Episode 18: Destroying Dendrites 3

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While this episode won’t provide the awesome guest host that was promised to us all last week, we’ve got a pile of kick-ass neuroscience to talk about, as always.

We’re attacking our science at full speed this week.  Kat is trying to wrap her head around managing her data and Liam is sharpening his presentation skills.  And, as it turns out, Adel really excels at writing too much for a paper but too little for a thesis.

Kat’s had some of her core neuroscience beliefs shaken this week when she read about a new, high tech imaging study showing that speech production isn’t  necessarily lateralized to the left hemisphere.  We’ll get into a spirited discussion about the darkside of genius that starts with a story about the impact of vitamin C and Liam inspires us with the idea of a journal that edits science for kids, by kids.

This week, we’re going back to our basic science roots and discussing a paper by Stone et al. called Dendrite Injury Triggers DLK-Independent Regeneration (Open PDF).  Traditionally, neuron injury and regeneration has been studied mostly with respect to axon damage.  In fact, the processes and signal cascades involved in regrowing a damaged axon in the peripheral nervous system are fairly well defined.  Dendrites, on the other hand, have been more difficult to study because of their complex arborisation and tiling patterns.  This study takes a new approach to this issue and severs the entire dendritic arbor of two classes of sensory neurons in Drosophila larvae.  They show that damaged neurons can regenerate dendrites in a cell-specific manner and that these cells retain their ability to regenerate throughout the animal’s lifespan.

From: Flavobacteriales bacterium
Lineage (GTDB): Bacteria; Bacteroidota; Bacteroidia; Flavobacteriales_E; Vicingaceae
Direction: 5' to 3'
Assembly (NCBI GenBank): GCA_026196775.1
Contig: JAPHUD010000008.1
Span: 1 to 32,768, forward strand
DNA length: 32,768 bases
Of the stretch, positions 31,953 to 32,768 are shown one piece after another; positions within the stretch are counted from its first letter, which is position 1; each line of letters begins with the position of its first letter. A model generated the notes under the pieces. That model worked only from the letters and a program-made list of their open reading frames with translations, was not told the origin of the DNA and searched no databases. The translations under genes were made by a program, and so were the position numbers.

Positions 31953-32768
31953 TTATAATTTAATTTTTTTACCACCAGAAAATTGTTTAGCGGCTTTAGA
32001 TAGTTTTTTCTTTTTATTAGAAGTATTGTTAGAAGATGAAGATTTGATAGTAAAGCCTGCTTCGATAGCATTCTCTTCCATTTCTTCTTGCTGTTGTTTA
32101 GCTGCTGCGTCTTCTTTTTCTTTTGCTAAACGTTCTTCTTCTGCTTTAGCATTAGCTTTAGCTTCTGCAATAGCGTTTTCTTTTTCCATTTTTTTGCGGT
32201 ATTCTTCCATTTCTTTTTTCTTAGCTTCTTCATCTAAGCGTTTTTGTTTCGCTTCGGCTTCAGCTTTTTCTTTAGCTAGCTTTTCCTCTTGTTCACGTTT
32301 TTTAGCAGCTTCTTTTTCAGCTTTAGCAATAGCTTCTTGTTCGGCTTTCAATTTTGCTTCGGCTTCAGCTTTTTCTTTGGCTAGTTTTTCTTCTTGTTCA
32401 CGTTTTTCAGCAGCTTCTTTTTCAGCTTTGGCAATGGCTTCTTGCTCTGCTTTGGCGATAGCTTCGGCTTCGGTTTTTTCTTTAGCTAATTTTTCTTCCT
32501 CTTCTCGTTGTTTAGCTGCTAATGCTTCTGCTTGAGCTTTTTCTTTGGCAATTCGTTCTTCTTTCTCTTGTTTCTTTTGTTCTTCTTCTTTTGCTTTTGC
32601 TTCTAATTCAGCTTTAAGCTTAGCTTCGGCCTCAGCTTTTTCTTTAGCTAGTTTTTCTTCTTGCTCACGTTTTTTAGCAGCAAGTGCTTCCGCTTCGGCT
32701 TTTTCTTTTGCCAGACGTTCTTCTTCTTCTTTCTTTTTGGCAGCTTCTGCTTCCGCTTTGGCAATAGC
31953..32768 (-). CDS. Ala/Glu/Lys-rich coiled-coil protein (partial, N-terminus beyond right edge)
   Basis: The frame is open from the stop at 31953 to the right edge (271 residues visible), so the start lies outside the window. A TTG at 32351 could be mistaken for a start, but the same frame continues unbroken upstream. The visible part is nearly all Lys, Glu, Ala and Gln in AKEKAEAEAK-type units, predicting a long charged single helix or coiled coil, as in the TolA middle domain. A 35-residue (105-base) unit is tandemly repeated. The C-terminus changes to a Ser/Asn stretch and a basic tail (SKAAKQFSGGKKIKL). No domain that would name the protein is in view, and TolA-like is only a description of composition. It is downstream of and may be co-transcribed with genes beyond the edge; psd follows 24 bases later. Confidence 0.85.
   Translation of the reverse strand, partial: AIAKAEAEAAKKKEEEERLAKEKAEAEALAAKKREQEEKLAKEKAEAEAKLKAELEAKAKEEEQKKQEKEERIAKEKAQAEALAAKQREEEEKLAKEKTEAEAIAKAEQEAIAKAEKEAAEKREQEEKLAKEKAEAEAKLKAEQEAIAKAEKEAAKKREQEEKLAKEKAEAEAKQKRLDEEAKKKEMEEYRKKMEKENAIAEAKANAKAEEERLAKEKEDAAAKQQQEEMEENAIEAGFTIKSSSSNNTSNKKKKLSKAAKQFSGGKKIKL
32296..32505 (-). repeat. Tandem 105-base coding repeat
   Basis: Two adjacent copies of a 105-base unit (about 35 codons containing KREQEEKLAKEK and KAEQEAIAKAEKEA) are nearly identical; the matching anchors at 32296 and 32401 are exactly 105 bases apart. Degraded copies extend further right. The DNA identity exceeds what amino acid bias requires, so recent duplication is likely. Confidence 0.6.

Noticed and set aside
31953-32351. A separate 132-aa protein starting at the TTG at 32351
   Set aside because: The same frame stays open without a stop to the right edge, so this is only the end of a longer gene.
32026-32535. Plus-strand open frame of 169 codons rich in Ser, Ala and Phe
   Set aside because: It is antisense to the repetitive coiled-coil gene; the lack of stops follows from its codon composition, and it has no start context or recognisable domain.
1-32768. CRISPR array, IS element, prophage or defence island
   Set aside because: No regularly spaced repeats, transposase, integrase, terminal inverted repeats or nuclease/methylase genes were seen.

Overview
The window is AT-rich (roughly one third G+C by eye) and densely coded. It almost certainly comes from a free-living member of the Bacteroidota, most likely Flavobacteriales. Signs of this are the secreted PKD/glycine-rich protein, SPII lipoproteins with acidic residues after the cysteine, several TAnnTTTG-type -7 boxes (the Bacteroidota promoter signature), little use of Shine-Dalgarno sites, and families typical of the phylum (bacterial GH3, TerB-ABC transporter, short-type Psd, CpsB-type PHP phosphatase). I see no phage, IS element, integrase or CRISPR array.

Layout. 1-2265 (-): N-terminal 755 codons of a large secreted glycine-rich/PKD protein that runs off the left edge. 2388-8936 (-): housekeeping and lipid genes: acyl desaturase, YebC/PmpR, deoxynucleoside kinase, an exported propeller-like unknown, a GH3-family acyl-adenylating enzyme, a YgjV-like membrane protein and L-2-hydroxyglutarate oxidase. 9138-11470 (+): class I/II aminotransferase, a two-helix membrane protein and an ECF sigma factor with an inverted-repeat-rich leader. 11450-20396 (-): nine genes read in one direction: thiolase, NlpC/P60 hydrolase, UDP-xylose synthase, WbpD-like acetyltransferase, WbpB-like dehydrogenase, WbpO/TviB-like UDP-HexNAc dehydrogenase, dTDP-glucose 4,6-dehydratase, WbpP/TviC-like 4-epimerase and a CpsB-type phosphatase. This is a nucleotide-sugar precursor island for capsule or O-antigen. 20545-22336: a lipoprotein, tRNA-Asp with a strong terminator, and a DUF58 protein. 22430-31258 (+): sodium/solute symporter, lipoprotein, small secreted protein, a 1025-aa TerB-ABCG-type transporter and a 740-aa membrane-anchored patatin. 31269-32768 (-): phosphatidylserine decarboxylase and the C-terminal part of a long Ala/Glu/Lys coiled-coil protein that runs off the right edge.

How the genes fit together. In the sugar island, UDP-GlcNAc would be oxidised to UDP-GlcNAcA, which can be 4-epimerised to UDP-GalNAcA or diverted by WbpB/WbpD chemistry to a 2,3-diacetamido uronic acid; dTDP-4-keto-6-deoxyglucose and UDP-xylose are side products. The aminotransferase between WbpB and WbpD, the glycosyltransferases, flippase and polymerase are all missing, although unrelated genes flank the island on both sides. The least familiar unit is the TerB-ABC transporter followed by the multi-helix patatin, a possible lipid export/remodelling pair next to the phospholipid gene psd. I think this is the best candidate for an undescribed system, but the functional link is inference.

Since the mechanism of axon regeneration is well known, this study investigates whether dendrite regeneration uses a similar molecular pathway.  Somewhat refreshingly, when the mechanism turns out to be different, this paper doesn’t attempt to fill in all the blanks and suggests suggestions for further research


This Weeks Paper (PDF, Open Access)

Sensory–motor transformations for speech occur bilaterally by Cogan et al (paywall) & the Press Release (free)

Frontiers Young Minds

Vitamin C induces Tet-dependent DNA demethylation and a blastocyst-like state in ES cells (PDF hosted by authors)

The Dark side of Linus Pauling’s Legacy by Dr Stephen Barrett

Kary Mullis Nobel acceptance speech *Note: He does not deny HIV causes AIDS in the acceptance speech, just in many subsequent instances. This is, however, still wacky and totally worth the read


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